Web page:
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Atmospheric Chemistry and Physics An interactive open-access journal of the European Geosciences Union
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Volume 12, issue 7
Atmos. Chem. Phys., 12, 3437–3454, 2012
© Author(s) 2012. This work is distributed under
the Creative Commons Attribution 3.0 License.
Atmos. Chem. Phys., 12, 3437–3454, 2012
© Author(s) 2012. This work is distributed under
the Creative Commons Attribution 3.0 License.

Research article 11 Apr 2012

Research article | 11 Apr 2012

Tropical biomass burning smoke plume size, shape, reflectance, and age based on 2001–2009 MISR imagery of Borneo

C. S. Zender1, A. G. Krolewski2,*, M. G. Tosca1, and J. T. Randerson1 C. S. Zender et al.
  • 1Department of Earth System Science, University of California, Irvine, Irvine, CA 92697-3100, USA
  • 2University High School, 4771 Campus Drive, Irvine, CA 92612, USA
  • *now at: Harvard College, Harvard University, Cambridge, MA, 02138, USA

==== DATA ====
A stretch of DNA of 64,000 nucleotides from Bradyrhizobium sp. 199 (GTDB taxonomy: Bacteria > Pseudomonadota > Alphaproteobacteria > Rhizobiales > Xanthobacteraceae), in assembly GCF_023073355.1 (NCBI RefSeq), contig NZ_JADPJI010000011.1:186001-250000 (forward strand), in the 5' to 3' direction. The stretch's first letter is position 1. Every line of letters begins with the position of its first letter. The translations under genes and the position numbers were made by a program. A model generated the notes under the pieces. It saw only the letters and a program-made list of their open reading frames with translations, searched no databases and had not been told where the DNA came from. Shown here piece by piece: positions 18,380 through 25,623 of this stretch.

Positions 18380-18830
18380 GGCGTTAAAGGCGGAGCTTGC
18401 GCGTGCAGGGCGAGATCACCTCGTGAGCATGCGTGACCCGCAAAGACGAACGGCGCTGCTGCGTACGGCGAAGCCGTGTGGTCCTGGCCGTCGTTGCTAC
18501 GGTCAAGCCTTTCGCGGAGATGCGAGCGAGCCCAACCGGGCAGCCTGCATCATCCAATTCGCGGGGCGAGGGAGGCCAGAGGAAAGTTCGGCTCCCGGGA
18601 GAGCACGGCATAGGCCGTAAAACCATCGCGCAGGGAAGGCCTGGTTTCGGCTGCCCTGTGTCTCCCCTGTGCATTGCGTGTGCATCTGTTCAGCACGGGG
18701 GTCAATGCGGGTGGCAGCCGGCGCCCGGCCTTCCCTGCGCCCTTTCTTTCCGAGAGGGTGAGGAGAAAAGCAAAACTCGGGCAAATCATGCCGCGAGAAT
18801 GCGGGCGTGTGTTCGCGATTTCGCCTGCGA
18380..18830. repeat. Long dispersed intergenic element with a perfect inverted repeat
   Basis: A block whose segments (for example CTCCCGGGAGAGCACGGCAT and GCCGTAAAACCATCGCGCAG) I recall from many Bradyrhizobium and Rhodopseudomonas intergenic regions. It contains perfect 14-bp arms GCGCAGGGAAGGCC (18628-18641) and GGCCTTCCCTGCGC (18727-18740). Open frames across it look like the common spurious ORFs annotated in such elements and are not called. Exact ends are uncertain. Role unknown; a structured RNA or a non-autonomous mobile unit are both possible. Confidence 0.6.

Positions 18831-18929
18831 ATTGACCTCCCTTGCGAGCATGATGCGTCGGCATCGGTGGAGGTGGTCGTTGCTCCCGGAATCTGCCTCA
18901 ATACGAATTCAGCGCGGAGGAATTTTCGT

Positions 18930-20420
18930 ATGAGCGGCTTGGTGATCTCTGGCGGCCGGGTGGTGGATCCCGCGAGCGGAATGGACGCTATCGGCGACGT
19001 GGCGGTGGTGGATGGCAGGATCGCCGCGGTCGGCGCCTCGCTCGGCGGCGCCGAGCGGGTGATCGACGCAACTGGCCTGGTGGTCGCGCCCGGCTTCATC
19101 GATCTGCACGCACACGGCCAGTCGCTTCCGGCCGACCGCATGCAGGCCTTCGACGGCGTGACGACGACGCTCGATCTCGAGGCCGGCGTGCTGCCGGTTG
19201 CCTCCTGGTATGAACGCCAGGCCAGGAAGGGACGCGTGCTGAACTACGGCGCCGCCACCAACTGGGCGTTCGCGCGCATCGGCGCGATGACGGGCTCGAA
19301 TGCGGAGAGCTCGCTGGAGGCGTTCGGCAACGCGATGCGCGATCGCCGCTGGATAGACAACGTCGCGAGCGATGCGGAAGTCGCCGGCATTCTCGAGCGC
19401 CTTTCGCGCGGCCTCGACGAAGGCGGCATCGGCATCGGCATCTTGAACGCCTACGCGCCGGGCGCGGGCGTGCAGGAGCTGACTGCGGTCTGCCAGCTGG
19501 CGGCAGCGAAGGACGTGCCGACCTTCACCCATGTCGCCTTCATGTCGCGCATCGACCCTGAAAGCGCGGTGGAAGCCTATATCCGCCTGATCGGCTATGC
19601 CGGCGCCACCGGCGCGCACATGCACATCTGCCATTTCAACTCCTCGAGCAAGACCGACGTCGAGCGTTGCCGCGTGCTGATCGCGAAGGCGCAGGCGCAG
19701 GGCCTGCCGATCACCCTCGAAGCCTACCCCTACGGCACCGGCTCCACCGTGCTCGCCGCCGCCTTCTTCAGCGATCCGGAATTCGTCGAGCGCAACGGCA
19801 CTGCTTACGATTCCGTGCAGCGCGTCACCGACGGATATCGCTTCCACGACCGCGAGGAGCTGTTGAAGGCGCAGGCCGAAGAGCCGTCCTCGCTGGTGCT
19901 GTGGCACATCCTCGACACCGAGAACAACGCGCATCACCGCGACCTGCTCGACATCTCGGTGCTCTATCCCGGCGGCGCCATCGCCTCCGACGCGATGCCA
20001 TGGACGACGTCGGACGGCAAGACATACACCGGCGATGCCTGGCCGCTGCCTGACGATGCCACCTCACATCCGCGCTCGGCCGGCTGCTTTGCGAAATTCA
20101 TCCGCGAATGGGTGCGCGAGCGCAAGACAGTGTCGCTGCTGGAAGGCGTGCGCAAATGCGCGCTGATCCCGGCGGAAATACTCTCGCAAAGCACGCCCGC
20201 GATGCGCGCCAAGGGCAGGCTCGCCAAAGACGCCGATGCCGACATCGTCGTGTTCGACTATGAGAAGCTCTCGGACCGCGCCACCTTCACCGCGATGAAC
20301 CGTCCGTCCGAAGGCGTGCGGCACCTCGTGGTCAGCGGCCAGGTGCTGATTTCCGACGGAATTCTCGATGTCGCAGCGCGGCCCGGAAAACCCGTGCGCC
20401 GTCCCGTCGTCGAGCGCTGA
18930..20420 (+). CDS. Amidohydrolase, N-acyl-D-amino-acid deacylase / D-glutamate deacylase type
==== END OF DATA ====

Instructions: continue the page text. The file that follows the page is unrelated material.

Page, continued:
Abstract. Land clearing for crops, plantations and grazing results in anthropogenic burning of tropical forests and peatlands in Indonesia, where images of fire-generated aerosol plumes have been captured by the Multi-angle Imaging SpectroRadiometer (MISR) since 2001. Here we analyze the size, shape, optical properties, and age of distinct fire-generated plumes in Borneo from 2001–2009. The local MISR overpass at 10:30 a.m. misses the afternoon peak of Borneo fire emissions, and may preferentially sample longer plumes from persistent fires burning overnight. Typically the smoke flows with the prevailing southeasterly surface winds at 3–4 m s−1, and forms ovoid plumes whose mean length, height, and cross-plume width are 41 km, 708 m, and 27% of the plume length, respectively. 50% of these plumes have length between 24 and 50 km, height between 523 and 993 m and width between 18% and 30% of plume length. Length and cross-plume width are lognormally distributed, while height follows a normal distribution. Borneo smoke plume heights are similar to previously reported plume heights, yet Borneo plumes are on average nearly three times longer than previously studied plumes. This could be due to sampling or to more persistent fires and greater fuel loads in peatlands than in other tropical forests. Plume area (median 169 km2, with 25th and 75th percentiles at 99 km2 and 304 km2, respectively) varies exponentially with length, though for most plumes a linear relation provides a good approximation. The MISR-estimated plume optical properties involve greater uncertainties than the geometric properties, and show patterns consistent with smoke aging. Optical depth increases by 15–25% in the down-plume direction, consistent with hygroscopic growth and nucleation overwhelming the effects of particle dispersion. Both particle single-scattering albedo and top-of-atmosphere reflectance peak about halfway down-plume, at values about 3% and 10% greater than at the origin, respectively. The initially oblong plumes become brighter and more circular with time, increasingly resembling smoke clouds. Wind speed does not explain a significant fraction of the variation in plume geometry. We provide a parameterization of plume shape that can help atmospheric models estimate the effects of plumes on weather, climate, and air quality. Plume age, the age of smoke furthest down-plume, is lognormally distributed with a median of 2.8 h (25th and 75th percentiles at 1.3 h and 4.0 h), different from the median ages reported in other studies. Intercomparison of our results with previous studies shows that the shape, height, optical depth, and lifetime characteristics reported for tropical biomass burning plumes on three continents are dissimilar and distinct from the same characteristics of non-tropical wildfire plumes.

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